Marketing with Whitepapers

By this point you’ve probably noticed that writing is a skill that I use a lot in my marketing.

Like blog posts.

Or my newsletter.

But sometimes it makes sense to write something longer. Ebooks can work but they come with their own risks.

And besides, how many free ebooks have you read yourself?

The amount of time you need to invest to read a book makes them difficult to use as a marketing method. And the amount of time your clients need to invest can make them prohibitive.

(Note that they CAN work, but for the amount of time you spend on them you could have much more success doing something else.)

What I’ve been experimenting with has been between a blog post and an ebook in length.


Just don’t call them whitepapers – very few people trust whitepapers anymore.

What I’m describing as a whitepaper is:

  • an electronic file (PDF)
  • about 2-10 pages in length, excluding the cover
  • educational and valuable for the reader
  • focused on one specific topic
  • given away as a promotional piece

Why whitepapers?

(or as I call them, guides)

Length-wise, they are very close to long blog posts or articles. But they are so much more valued.

Imagine if I gave you a paper napkin with a hand drawn chart on it. How much would that be worth to you? Not much.

What about if it was printed in full color, on thick cardstock? You’d put more value on it.

The same thing happens with blog posts and whitepapers. Blog posts are so common and vary in quality that they aren’t that valuable by themselves.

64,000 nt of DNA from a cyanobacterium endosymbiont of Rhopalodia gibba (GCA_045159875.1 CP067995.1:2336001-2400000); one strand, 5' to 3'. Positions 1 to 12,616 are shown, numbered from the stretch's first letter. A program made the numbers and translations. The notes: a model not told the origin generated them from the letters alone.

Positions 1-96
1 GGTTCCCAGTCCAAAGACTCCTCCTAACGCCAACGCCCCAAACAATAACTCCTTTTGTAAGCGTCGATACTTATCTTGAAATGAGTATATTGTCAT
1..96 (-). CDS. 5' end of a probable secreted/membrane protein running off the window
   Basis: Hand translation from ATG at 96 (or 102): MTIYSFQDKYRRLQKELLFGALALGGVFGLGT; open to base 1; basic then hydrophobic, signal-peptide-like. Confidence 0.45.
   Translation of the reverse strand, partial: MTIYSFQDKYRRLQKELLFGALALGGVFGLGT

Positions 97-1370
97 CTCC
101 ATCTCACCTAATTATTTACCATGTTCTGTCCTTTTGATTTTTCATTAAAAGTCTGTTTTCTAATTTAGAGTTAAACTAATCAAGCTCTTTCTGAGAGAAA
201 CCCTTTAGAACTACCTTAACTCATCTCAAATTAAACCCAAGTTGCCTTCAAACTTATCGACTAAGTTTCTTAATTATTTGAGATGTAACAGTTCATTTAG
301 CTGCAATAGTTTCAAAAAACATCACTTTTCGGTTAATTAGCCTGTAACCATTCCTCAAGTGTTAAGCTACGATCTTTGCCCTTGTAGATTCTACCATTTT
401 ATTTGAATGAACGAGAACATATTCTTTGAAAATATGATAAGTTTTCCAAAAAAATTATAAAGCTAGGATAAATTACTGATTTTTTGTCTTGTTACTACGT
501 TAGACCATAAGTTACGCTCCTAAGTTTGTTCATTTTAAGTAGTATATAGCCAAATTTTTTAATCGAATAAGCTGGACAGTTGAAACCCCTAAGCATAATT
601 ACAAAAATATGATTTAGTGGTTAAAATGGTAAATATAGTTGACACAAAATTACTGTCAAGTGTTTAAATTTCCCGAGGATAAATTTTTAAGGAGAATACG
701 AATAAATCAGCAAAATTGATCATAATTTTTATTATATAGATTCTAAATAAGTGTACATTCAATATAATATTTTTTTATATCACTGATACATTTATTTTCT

But put the same content into a PDF, format it nicely, add a attention-grabbing cover and now you have something that people will take notice of.

It’s not just about getting attention that’s important though. It’s also about making people have a desire to read your whitepaper. That’s the hard battle.

Focus in order to create your whitepaper

It takes work to create a whitepaper, but it’s not that hard.

What you want to do is to focus on writing the content. That’s the most important part during creation, and the most time consuming. Refer back to my other lessons on writing or this blog post.

Next you’ll need to edit what you wrote. You can hire an editor, have a friend look it over, or do it yourself. I normally do one pass of edits on blog posts and two passes on my whitepapers.

Now you’ll want to create a cover. If you have design skills, by all means create it yourself. If you don’t have design skills, don’t worry. Try to find a designer and have them create a cover template for you (you could use your network, outsourcing sites like oDesk, or even fiverr for this).

Getting a cover template is important. When you’re starting out, making each whitepaper’s cover look the same can help your branding. If all you need to do is to change the title and re-export a new cover, you’ll be able to go far.

Get it in front of your potential clients

Once the whitepaper’s written and you have a cover, create a PDF from it and put it online somewhere where someone can download it.

(Search for "PDF Printers" if you need help creating a PDF. This software adds a printer to your computer that lets you convert to a new PDF file.)

The best success I’ve had with my whitepapers has been to host them behind an opt-in form. That basically means a visitor has to subscribe to my newsletter before they can download the whitepaper.

To do this I use LeadPages which has a very nice lightbox-style opt-in form. A new subscriber will opt-in, LeadPages will add them to my newsletter, and LeadPages will email them a link to my whitepaper.

There are other systems that could work too. Worst case you can put a link to your whitepaper in the first email your new subscribers get.

Once you’ve got your first whitepaper done, then you’re ready for the next step.

Eric Davis

P.S. Focus your whitepaper on a single problem you can solve for your potential clients within the length provided. Don’t try to make it a reference guide for every problem they have.